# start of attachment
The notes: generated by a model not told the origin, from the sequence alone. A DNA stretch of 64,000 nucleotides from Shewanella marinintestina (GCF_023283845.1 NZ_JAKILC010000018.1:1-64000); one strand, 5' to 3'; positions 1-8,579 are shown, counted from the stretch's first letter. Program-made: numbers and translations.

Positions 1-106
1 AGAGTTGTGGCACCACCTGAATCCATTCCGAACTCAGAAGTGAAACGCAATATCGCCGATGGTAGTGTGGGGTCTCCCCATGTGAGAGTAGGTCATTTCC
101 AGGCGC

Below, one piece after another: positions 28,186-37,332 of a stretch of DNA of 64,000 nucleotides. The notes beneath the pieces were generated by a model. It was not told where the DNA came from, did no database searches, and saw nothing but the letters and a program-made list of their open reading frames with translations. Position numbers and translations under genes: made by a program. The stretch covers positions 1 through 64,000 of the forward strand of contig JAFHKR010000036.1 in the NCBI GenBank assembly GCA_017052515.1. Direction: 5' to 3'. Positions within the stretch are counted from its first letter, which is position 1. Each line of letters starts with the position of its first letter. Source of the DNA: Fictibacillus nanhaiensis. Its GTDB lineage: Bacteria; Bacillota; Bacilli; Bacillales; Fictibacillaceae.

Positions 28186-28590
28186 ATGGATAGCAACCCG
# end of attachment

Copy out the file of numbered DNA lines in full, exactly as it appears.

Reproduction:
The notes: generated by a model not told the origin, from the sequence alone. A DNA stretch of 64,000 nucleotides from Shewanella marinintestina (GCF_023283845.1 NZ_JAKILC010000018.1:1-64000); one strand, 5' to 3'; positions 1-8,579 are shown, counted from the stretch's first letter. Program-made: numbers and translations.

Positions 1-106
1 AGAGTTGTGGCACCACCTGAATCCATTCCGAACTCAGAAGTGAAACGCAATATCGCCGATGGTAGTGTGGGGTCTCCCCATGTGAGAGTAGGTCATTTCC
101 AGGCGC

Below, one piece after another: positions 28,186-37,332 of a stretch of DNA of 64,000 nucleotides. The notes beneath the pieces were generated by a model. It was not told where the DNA came from, did no database searches, and saw nothing but the letters and a program-made list of their open reading frames with translations. Position numbers and translations under genes: made by a program. The stretch covers positions 1 through 64,000 of the forward strand of contig JAFHKR010000036.1 in the NCBI GenBank assembly GCA_017052515.1. Direction: 5' to 3'. Positions within the stretch are counted from its first letter, which is position 1. Each line of letters starts with the position of its first letter. Source of the DNA: Fictibacillus nanhaiensis. Its GTDB lineage: Bacteria; Bacillota; Bacilli; Bacillales; Fictibacillaceae.

Positions 28186-28590
28186 ATGGATAGCAACCCG